Row House Cafe has the kind of interior that allows you to imagine shouldering up next to Tom Waits at the bar and tilting back a glass of bathtub gin.
Part of that is due to the design work of owner Erin Maher, who’s imbued the space with a speakeasy/nautical motif. But another part grows from the old cottage’s origins as workforce housing for shipbuilders in the early 20th century.
“It’s such a charming building,” says frequent customer Andrea Florissi. “Actually, I’m surprised it hasn’t been leveled yet.”
Indeed, sitting in the heart of South Lake Union at 1170 Republican St., the scruffy restaurant sits in deep contrast to the glittering newness around it, its oldness a form of defiance. And therein lies its beauty, say its fans.
“In the midst of all the new, shiny hard surfaces SLU now contains, Row House is the only place left where your shoes make a soft sound on the creaking boards of old wooden floors,” says Sandy Lorentzen, a former property owner in SLU and Row House patron.
Maher is well aware of what draws people to her bar, and herself embodies its down-home sensibilities. As she and I chat on the front porch, she greets people entering the restaurant with the same friendliness that one would greet a neighbor while getting the mail. “This is a throwback,” she says. “You work all day in a bullpen with your co-workers and it’s nice to get outside of those walls and step into a different place. I think Row House offers that.”
Yet Row House’s relationship with South Lake Union is more complicated than the common Seattle refrain of old vs. new. In may ways, the bar is symbiotic with the new SLU, despite its stark juxtaposition to the surrounding corporate bustle.
In 2010 Maher began renting the three cottages that would become Row House, giving her a front-row seat to the massive overhaul the neighborhood was to get over the next six years. With her previous real-estate experience, Maher knew that big things were in store for the area, and she wanted to be there for it.
On September 20, 2010, Row House opened its doors. As Maher has hoped, the area was starving for a restaurant and bar to serve the steadily increasing droves of tech workers. “People started flooding in. All I did for the first couple of weeks was run for food all day long. It was mayhem and it was great,” she says.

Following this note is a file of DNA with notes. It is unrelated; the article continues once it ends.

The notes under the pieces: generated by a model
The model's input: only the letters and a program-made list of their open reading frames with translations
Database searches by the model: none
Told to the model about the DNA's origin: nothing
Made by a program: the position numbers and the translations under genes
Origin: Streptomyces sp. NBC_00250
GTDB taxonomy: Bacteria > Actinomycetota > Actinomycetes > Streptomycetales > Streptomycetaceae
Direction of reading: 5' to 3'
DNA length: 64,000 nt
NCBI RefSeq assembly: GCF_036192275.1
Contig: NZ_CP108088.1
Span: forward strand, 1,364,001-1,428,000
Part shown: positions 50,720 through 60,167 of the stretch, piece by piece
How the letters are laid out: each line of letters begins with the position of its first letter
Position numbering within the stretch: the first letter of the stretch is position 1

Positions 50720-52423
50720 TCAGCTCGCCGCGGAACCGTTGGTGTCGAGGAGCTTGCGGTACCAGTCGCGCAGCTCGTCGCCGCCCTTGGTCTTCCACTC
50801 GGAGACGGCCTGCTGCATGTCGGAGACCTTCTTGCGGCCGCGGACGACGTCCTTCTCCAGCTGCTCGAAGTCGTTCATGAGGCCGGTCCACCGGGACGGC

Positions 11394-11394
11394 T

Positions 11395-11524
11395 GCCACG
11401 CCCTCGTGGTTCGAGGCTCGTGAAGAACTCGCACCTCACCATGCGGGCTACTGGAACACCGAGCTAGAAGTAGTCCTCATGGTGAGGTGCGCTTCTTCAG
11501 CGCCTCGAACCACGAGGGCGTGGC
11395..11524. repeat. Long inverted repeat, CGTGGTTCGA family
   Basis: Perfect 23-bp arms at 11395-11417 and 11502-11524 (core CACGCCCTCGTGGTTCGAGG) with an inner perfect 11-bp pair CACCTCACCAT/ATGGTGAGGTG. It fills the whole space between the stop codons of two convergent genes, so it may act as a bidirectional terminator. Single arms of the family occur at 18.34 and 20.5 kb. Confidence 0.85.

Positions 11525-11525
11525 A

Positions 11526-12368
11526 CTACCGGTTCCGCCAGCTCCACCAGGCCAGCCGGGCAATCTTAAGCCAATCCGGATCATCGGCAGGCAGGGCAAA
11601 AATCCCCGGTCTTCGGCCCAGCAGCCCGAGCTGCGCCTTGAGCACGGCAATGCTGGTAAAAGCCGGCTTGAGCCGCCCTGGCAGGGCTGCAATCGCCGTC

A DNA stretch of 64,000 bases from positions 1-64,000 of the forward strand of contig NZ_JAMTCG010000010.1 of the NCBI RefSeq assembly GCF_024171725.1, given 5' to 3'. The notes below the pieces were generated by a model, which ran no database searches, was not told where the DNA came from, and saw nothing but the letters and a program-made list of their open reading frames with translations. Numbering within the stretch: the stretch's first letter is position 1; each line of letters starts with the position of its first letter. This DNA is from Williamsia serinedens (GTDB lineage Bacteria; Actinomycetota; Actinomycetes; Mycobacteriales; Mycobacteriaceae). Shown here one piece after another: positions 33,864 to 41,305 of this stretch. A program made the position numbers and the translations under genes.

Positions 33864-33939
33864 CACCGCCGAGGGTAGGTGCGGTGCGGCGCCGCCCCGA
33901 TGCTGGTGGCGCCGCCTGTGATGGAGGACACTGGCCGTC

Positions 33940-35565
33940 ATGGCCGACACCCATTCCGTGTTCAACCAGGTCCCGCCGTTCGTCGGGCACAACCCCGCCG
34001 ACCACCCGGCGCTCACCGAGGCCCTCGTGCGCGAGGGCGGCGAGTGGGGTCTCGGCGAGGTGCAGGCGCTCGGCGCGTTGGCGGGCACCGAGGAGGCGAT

For two years, Row House continued to serve the flocking customers, outperforming yearly projections. Then 2013 hit. That’s when, according to Maher, “all hell broke loose. It just cut us off at the knees, that’s when the construction started.”
Three years after the opening, with construction in SLU at full tilt, the hardhats and hammers finally surrounded the restaurant, causing serious pain. “It was three years of absolute misery,” says Maher. Demolition dust caused the HVAC unit to shut down, and exhaust systems were damaged, requiring costly repairs. The vibration from the nearly constant jackhammering even caused Row House to shift on its post and pier foundation, she says, which in turn caused considerable plumbing damage and exorbitant water bills.
It wasn’t until around this February that Maher was able to breathe easy: The encroaching construction finished, and tenants began moving into the new buildings. As a result, Row House began to see growth again.
On a recent Monday, Brooke Tiernan and Colby Nicholson sip on early-evening drinks. Nicholson works from home and meets Tiernan at Row House every day after she finishes work at the Tommy Bahama corporate headquarters housed in a shiny new building across the street. Tom Waits nothwithstanding, Tiernan and Nicholson are, in a way, the quintessential Row House customers: drawn to South Lake Union by the corporate world, yes, but also looking for a little respite from it.
“It’s a good little neighborhood spot; every time we walk in they know what we want, they know our names, we love the staff, we love the vibe,” says Tiernan.
As Maher sees it, to pull off something like Row House, you have to work with change and roll with the punches, not fight it. “We opened because we knew this area was undergoing dynamic growth; we just had no idea that it would happen literally on every block in this neighborhood. I don’t think anyone anticipated there would be so much construction all at once.”
However, she says, “You’re not going to stop growth. Physics just won’t allow it.”